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Abstract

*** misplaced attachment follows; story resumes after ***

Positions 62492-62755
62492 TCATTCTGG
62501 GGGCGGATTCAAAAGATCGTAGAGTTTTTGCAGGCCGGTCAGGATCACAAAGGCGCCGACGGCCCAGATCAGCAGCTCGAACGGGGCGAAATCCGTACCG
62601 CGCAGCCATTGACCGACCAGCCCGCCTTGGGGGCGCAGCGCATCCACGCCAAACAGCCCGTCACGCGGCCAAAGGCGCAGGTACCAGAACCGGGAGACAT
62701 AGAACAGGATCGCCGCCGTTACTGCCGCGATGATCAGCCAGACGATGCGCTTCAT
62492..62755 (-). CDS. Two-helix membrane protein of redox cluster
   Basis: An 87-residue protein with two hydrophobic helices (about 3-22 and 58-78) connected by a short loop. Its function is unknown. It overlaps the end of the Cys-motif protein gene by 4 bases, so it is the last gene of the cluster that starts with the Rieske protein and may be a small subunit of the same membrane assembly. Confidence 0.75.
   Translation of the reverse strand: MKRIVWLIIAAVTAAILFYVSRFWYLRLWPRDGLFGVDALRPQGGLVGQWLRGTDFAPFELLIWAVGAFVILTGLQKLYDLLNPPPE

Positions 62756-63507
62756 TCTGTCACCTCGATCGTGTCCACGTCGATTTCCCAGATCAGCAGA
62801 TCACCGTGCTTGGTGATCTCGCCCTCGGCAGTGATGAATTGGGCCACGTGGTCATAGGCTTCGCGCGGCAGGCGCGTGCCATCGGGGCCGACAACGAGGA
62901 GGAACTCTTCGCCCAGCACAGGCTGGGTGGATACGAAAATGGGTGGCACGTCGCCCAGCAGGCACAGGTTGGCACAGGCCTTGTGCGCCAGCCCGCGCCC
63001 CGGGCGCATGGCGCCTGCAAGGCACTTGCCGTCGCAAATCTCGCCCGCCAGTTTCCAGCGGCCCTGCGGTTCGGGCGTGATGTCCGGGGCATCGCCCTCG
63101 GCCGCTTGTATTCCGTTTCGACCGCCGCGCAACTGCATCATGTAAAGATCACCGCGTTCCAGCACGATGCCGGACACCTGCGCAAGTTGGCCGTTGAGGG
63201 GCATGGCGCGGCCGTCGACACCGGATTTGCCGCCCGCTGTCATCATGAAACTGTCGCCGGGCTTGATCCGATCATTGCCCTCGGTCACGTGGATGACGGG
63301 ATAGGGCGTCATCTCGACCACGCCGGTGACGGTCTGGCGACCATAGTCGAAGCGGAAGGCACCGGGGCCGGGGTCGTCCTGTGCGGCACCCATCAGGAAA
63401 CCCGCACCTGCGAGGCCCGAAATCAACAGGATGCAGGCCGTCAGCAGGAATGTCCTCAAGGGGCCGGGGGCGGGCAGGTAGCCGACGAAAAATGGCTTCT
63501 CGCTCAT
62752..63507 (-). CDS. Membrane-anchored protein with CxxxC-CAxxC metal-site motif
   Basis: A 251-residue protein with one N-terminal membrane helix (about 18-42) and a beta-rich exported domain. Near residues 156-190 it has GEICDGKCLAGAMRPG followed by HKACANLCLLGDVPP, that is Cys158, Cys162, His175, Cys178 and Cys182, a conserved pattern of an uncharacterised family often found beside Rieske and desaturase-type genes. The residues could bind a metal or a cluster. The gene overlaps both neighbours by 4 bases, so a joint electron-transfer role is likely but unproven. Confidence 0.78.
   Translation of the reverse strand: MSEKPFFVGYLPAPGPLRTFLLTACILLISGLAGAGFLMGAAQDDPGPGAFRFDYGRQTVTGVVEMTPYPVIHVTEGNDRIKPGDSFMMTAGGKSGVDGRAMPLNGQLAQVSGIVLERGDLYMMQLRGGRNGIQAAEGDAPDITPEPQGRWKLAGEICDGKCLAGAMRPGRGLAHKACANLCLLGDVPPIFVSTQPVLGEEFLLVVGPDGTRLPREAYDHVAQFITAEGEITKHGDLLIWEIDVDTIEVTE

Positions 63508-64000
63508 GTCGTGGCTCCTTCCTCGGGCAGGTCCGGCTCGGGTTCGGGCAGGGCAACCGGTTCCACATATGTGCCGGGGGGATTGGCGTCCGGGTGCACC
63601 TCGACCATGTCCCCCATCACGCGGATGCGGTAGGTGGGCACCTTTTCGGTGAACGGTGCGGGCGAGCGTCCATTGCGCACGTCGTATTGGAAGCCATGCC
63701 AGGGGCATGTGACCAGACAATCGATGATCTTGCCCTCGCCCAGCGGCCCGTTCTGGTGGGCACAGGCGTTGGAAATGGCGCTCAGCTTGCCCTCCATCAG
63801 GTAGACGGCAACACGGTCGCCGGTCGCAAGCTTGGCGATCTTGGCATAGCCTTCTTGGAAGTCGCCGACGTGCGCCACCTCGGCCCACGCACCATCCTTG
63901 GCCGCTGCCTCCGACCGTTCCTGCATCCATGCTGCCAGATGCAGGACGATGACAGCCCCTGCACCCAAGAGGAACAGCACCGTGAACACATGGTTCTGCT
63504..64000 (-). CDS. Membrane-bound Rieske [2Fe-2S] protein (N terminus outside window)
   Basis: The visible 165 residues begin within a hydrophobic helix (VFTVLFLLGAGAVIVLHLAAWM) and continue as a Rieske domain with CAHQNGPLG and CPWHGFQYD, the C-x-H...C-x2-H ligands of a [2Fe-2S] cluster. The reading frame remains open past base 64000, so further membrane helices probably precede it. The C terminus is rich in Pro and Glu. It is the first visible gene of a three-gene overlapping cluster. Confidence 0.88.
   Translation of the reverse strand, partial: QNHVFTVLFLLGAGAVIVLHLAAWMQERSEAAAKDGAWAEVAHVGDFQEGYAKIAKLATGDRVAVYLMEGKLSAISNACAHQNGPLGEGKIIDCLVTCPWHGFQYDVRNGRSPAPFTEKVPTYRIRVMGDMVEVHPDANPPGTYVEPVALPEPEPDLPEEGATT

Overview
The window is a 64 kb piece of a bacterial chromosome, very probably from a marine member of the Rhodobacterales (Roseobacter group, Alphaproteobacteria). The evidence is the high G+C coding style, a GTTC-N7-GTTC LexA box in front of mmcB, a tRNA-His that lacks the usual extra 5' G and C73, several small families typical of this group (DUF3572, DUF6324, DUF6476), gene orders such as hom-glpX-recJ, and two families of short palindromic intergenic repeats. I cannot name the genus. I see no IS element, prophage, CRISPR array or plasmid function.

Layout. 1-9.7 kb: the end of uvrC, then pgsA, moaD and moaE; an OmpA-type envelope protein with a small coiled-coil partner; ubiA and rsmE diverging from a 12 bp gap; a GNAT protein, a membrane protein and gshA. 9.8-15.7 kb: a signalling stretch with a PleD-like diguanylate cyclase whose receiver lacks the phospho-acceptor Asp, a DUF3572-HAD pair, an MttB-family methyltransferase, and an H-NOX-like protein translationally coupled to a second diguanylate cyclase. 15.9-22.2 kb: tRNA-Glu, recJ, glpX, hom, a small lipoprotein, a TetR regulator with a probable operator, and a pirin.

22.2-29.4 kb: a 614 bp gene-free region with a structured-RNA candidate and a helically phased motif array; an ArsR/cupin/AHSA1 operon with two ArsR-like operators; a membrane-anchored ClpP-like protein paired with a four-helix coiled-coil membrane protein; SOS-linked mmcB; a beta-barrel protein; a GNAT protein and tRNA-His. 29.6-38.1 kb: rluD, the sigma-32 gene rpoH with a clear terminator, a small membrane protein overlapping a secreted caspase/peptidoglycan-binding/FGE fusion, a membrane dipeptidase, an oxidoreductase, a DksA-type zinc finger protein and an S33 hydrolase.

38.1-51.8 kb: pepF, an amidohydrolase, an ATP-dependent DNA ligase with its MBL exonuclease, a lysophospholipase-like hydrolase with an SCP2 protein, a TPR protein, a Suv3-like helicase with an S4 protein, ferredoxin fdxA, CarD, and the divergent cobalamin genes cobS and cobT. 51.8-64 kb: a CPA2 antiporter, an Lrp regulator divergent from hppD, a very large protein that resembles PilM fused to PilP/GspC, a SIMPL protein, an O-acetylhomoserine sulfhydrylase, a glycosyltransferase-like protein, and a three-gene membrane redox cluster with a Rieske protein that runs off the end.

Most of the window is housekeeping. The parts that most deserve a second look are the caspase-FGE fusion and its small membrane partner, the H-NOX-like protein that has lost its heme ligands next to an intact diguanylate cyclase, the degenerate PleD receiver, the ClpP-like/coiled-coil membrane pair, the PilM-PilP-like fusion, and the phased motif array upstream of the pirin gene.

The psychological relationship between individual and organization has been conceptualized both in terms of identification and in terms of (affective) commitment. In the present study, we explore the differences between these two conceptualizations. Building on the proposition that identification is different from commitment in that identification reflects the self-definitional aspect of organizational membership whereas commitment does not, we propose that commitment is more contingent on social exchange processes that presume that individual and organization are separate entities psychologically, and more closely aligned with (other) job attitudes. In support of these propositions, results of a cross-sectional survey of university faculty (n=133) showed that identification is uniquely aligned (i.e., controlling for affective commitment) with the self-referential aspect of organizational membership, whereas commitment is uniquely related (i.e., controlling for identification) to perceived organizational support, job satisfaction, and turnover intentions. We conclude that the core difference between identification and commitment lies in the implied relationship between individual and organization: Identification reflects psychological oneness, commitment reflects a relationship between separate psychological entities. Copyright © 2006 John Wiley & Sons, Ltd.